The Best Ways to Stop Children Being Afraid of the Dark

How to stop children being afraid of the dark

Whether it’s monsters under the bed, or the bogeyman at the window, small children have a propensity to have one major fear in common: the dark.

Children, particularly toddlers to mid-primary age, live in a world where their experience of life is all about their senses, and making sense of their senses. From the moment your child starts to find ways to move they realise the vastness of their environment, and rely on learning cues from touch, sight, smell, taste, and hearing - to make sense of what’s going on around them. They rely on the here and now interpretations of their senses, more than we as adults rely on logic.

But we still find ourselves battling the heebie-jeebies when we’re alone on our own at night.


Why Are Children Afraid of the Dark?

As well as their acute sensory understanding of their world, small children also have vivid imaginations. As yet they are unconstrained by experience or context. You might logically know that nothing could get in the house apart from the odd draught, and besides Scully and Mike-like monsters don’t exist…but children don’t. They spend their days in a fantasy world of spaceships and aliens, princesses and dragons, goodies and baddies. They can’t just switch that off with the closing page of the bedtime story.

The Best Ways to Stop Children Being Afraid of the Dark

Understanding why they are afraid is the first step. But what can you actually do about it so that all is well and little heads find their way drifting into the land of nod? These are the Sitters Top Tips for dealing with children who are afraid of the dark:

• Acknowledge their fears: It’s easy to fall into Victorian Parent mode of “because I said so”, but a huge number of parenting situations, including little thumping heart beats over the shadows, can be assuaged with straightforward acknowledgement. Let your child know you understand and are on their side by acknowledging their fear with simple language such as “you seem very frightened, but I am here”.

• Demonstrate reality: whilst it’s tempting to dash out the door because your favourite programme starts in 30 seconds, the reality is that you will see more of it if you take the time to open the wardrobe, check behind the door, or inspect whatever space it is that’s worrying your little one.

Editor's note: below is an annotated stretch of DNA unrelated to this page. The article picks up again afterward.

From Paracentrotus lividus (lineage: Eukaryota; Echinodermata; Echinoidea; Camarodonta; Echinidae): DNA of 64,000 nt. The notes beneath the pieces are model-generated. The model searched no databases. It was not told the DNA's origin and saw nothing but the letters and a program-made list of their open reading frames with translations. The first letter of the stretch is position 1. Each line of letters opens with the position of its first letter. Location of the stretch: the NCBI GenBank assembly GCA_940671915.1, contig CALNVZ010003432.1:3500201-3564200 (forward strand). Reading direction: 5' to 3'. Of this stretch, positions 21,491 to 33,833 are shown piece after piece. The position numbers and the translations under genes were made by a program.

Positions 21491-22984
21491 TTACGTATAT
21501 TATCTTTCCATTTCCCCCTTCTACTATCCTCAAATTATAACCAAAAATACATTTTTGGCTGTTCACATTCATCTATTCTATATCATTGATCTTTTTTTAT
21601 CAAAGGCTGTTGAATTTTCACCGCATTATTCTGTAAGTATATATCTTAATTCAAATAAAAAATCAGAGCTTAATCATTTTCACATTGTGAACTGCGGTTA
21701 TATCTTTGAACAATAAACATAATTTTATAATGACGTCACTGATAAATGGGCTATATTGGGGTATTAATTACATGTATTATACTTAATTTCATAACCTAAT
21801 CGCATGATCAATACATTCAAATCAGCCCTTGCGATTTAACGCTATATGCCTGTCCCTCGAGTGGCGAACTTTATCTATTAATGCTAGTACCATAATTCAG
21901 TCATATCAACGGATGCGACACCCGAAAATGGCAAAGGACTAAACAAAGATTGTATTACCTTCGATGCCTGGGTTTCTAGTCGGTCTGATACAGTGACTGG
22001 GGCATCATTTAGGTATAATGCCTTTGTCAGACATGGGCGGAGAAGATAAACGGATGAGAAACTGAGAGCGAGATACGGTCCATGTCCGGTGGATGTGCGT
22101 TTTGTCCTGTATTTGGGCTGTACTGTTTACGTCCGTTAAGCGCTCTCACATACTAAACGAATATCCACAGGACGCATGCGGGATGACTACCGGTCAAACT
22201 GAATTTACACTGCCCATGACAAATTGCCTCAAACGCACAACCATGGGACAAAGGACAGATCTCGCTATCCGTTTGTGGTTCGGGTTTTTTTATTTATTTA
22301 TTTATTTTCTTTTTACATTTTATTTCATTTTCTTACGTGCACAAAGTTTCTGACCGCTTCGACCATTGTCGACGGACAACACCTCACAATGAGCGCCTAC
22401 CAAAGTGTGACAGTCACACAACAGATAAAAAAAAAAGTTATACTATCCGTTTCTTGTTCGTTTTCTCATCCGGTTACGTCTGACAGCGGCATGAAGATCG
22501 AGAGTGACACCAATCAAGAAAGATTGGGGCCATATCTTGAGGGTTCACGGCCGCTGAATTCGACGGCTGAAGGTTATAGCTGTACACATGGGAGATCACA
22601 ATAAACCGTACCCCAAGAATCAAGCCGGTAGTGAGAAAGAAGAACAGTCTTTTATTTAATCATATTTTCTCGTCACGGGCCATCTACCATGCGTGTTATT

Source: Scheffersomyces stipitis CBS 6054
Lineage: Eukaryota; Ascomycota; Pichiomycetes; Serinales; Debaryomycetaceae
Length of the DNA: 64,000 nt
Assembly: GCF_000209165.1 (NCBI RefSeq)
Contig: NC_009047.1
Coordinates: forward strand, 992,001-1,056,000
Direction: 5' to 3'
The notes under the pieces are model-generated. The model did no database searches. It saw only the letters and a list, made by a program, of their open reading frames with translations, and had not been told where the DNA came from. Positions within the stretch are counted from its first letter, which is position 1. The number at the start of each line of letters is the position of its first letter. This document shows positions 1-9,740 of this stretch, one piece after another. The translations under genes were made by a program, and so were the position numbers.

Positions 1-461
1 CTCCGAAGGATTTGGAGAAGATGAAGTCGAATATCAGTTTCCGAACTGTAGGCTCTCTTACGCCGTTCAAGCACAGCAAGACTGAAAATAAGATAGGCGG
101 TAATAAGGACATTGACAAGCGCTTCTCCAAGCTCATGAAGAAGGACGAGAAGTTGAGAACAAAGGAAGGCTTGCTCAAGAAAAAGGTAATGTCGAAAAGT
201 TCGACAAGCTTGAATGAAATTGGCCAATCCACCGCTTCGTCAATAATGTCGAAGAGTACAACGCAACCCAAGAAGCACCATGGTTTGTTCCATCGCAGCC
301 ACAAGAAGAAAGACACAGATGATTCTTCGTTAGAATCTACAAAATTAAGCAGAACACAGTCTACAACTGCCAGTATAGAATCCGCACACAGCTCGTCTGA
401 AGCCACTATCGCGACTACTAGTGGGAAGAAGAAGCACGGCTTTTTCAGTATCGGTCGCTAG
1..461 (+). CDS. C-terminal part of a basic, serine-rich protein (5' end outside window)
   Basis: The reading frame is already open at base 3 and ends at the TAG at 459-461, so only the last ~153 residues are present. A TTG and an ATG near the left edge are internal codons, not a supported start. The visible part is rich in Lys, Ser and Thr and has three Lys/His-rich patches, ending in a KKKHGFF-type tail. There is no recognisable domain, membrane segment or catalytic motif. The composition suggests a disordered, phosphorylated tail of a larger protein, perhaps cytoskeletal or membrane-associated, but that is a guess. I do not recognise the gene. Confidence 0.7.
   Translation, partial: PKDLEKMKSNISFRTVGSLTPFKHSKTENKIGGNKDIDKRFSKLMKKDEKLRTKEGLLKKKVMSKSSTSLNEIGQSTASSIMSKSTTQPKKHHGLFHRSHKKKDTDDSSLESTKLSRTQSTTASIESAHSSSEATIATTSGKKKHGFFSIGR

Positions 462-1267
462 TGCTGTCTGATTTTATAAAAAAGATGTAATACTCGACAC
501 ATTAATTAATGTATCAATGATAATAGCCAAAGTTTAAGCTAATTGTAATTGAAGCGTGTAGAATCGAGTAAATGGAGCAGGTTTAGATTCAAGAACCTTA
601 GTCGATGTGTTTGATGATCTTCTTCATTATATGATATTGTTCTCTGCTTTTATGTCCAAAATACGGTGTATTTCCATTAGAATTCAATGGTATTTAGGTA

• Focus on routine: For younger children particularly, fear of the dark can become utterly intertwined with separation anxiety. By providing a consistent bedtime routine, they know what’s happening, they know the end result. Nothing comes as a surprise. This can help them associate positive memories for restful sleep and night-time with the comfort of regular rituals. Different families hone their own bedtime routines, but we always find a story is key to calming and winding down. For those afraid of the dark try reading the wonderful  ‘The Owl Who Was Afraid of the Dark’ by Jill Tomlinson.

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• Don’t make bad jokes: Whether out of exasperation or jesting, it’s going to come back round to bite you if you threaten bed bugs biting them, or bogeymen coming out at night. Children don’t get nuances of language like adults, so keep the language around bedtime simple, and keep the bed bugs out of it.

• Utilise light: Your child will be far from alone if they don’t sleep in pitch dark. Whilst it can be good for very young babies, older children from potty training are likely to need some chink of light not only to help them with their fears, but also to prevent night time stumbles on toilet trips. It might be possible to find a solution to this by leaving a hallway light on and the door ajar, but if you’d rather buy a nightlight then look here for the best offerings.

Being Afraid of the Dark is Just Another Phase

As with all things ‘parenting’, helping your child come through the other side, and realising that there is nothing to be afraid of in the dark, is just another phase. It will end in time. But in the meantime, cherish their imagination, reassure them of their safety, and put in place our recommendations for a peaceful night for all.


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